Last week news broke that the Pittsburgh Penguins re-signed young star Jake Guentzel for a five year contract extension that will kick in for the 2019-20 season at an annual rate of $6.0 million per season.
The overall consensus from the fans seems to be well-received as a fair contract for a skill player over what should be the most productive years of his career. Guentzel has been an incredible bargain, as he’s been a top-6 player for the Pens for basically 2.5 of the three seasons of his entry-level deal with a salary cap hit of just $734,167. Guentzel has scored 115 points so far in 160 career regular season games (including 34 points in 38 games to open this season). He has been a durable player - suiting up for all 82 games last season and all 38 this year as well.
Playoffs has been an amazing success as well with an eye-popping 42 points (23 goals, 19 assists) in 37 games. If Guentzel continues to play his best when the games matter the most it would obviously be a very beneficial and awesome thing for Pittsburgh.
The $6.0 million salary is fair considering many believe that William Nylander “reset the market” after his long holdout netted a six year, $6.9 million salary per year. Guentzel’s $6.0 million matches what Nikolaj Ehlers got in Winnipeg, and what Filip Forsberg signed for in Nashville. It’s a bit less than the long-term deals for wingers who drive their own lines more like David Pastrnak ($6.6 million) and Johnny Gaudreau ($6.75 million), which seems very fair.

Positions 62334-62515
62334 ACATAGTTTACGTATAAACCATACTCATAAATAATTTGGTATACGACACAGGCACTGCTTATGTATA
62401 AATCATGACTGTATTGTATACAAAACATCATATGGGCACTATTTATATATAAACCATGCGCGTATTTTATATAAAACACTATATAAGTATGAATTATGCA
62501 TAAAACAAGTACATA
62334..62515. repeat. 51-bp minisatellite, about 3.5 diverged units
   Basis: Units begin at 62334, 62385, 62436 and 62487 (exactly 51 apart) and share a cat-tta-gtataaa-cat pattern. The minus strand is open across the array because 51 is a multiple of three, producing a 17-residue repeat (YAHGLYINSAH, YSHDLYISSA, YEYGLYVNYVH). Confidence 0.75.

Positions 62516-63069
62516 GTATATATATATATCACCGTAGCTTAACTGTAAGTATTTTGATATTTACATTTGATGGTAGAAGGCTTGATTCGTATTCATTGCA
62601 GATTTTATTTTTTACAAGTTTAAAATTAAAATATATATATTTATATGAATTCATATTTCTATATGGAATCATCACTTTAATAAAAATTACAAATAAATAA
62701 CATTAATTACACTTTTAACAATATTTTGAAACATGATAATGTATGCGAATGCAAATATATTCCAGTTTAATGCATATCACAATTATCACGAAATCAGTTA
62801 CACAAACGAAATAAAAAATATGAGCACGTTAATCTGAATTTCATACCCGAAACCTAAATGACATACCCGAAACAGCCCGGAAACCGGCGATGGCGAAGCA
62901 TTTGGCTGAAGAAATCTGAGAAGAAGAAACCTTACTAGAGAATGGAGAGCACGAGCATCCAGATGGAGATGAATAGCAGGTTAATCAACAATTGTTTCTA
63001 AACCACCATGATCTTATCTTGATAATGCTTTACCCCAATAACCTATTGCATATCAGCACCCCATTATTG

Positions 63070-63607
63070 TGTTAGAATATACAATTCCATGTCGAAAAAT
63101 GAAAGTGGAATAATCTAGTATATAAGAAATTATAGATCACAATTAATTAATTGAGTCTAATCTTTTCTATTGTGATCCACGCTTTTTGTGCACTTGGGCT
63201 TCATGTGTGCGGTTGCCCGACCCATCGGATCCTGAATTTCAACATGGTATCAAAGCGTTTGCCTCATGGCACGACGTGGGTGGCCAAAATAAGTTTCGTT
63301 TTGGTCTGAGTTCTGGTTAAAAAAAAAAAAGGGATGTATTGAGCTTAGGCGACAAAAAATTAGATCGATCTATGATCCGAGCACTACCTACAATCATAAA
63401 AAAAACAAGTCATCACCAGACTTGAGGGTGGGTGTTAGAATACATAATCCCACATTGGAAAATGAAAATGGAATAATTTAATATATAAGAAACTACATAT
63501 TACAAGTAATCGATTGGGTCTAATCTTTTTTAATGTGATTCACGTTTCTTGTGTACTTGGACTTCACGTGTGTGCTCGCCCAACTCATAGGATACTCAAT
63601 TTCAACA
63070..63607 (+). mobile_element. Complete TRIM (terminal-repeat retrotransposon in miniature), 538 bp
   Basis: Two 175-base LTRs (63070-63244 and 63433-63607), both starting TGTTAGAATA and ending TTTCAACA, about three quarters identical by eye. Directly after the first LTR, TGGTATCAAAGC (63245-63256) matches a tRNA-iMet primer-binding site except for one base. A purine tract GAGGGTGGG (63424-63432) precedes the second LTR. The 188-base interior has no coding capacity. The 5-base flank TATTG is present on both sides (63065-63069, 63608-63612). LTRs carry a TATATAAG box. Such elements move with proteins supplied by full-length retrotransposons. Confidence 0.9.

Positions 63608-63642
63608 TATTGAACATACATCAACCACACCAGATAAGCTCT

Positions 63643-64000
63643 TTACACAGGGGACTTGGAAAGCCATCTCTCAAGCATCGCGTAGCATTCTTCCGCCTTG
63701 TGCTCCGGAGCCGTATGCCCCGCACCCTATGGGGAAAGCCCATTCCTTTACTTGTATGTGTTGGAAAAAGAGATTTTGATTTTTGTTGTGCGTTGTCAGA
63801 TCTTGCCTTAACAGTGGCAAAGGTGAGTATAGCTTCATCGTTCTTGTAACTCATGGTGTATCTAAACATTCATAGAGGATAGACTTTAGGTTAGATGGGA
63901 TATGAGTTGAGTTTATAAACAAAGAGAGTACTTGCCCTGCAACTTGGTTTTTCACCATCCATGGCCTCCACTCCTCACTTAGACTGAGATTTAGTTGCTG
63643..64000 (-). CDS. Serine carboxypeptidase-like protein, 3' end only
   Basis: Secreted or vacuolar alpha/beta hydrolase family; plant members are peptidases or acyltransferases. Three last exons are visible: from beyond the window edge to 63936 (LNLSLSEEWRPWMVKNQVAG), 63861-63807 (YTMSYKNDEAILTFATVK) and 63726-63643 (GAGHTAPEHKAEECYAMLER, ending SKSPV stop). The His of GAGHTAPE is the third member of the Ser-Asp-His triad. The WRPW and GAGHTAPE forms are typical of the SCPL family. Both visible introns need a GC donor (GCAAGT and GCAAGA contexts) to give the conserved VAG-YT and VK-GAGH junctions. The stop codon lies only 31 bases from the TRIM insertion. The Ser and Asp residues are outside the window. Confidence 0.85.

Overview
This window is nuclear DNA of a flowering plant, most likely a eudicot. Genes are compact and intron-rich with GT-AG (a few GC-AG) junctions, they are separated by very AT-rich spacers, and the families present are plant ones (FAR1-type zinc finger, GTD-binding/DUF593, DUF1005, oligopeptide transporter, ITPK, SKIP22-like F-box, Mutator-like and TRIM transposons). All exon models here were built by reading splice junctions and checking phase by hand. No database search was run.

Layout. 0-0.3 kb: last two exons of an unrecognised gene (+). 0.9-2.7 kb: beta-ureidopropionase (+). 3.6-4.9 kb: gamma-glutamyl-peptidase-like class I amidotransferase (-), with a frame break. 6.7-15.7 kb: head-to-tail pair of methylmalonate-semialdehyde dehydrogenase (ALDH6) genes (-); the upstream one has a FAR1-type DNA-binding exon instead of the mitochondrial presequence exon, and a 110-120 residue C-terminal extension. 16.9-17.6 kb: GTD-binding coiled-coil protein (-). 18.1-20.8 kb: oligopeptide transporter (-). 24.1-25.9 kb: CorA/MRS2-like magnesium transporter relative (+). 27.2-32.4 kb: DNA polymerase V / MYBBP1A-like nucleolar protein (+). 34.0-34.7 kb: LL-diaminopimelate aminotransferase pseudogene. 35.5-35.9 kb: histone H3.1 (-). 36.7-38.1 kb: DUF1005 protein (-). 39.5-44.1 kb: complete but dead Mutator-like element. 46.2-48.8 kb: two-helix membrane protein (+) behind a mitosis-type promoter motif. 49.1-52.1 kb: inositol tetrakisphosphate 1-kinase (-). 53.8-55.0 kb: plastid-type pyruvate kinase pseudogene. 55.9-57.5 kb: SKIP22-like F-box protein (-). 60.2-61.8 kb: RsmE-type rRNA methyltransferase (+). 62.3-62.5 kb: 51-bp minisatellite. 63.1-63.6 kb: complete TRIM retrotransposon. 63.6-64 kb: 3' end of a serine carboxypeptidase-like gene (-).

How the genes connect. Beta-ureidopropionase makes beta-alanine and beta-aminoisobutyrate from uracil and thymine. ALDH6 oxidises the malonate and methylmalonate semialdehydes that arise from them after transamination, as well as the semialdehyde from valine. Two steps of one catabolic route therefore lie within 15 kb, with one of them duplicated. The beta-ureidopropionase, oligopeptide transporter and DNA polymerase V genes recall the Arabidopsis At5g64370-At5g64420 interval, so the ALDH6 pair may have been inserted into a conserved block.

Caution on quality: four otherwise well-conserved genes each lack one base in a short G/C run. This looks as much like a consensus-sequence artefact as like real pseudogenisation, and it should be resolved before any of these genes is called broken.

But, all this success has resulted in the well-deserved and earned pay raise for next season. For the team’s perspective, this sizable increase will obviously have to be accounted for when it comes to the salary cap.
So what does Guentzel’s salary going from $734k to $6.0m mean for the team? Maybe not as much as you might think upon first glance.
The salary cap is going up for 2019-20, just like it does every year
Some good news for the Pens is that NHL commissioner Gary Bettman said earlier this month that the league is expecting the upper limit of the salary cap to increase up to about $83.0 million in 2019-20, up from the $79.5 million limit for this current 2018-19 season.
The salary cap is calculated based on league revenue, and the good news for big market teams like the Pens is that the league continues to increase the amount of money they are making, which means the amount of money to pay the players goes up. From a Sportsnet article earlier from the recent Board of Governors meeting:
The cap has risen steadily in recent years, going from $64.3-million in 2013-14 to $69-million to $71.4-million to $73-million to $75-million and finally $79.5-million this season.
“I think the fact the the salary cap continues to increase means revenues continue to increase, which means the state of the sport and the business is very healthy,” said deputy commissioner Bill Daly. “As healthy as it’s ever been. That’s good for us, it’s good for the players. I think it’s good for everybody.”
So if you just attribute the whole of the salary cap increase to Guentzel, that will take care of about $3.5 million of the extra space that Pittsburgh needs to find (about $5.3 million). Where will the other ~$1.8 million come from?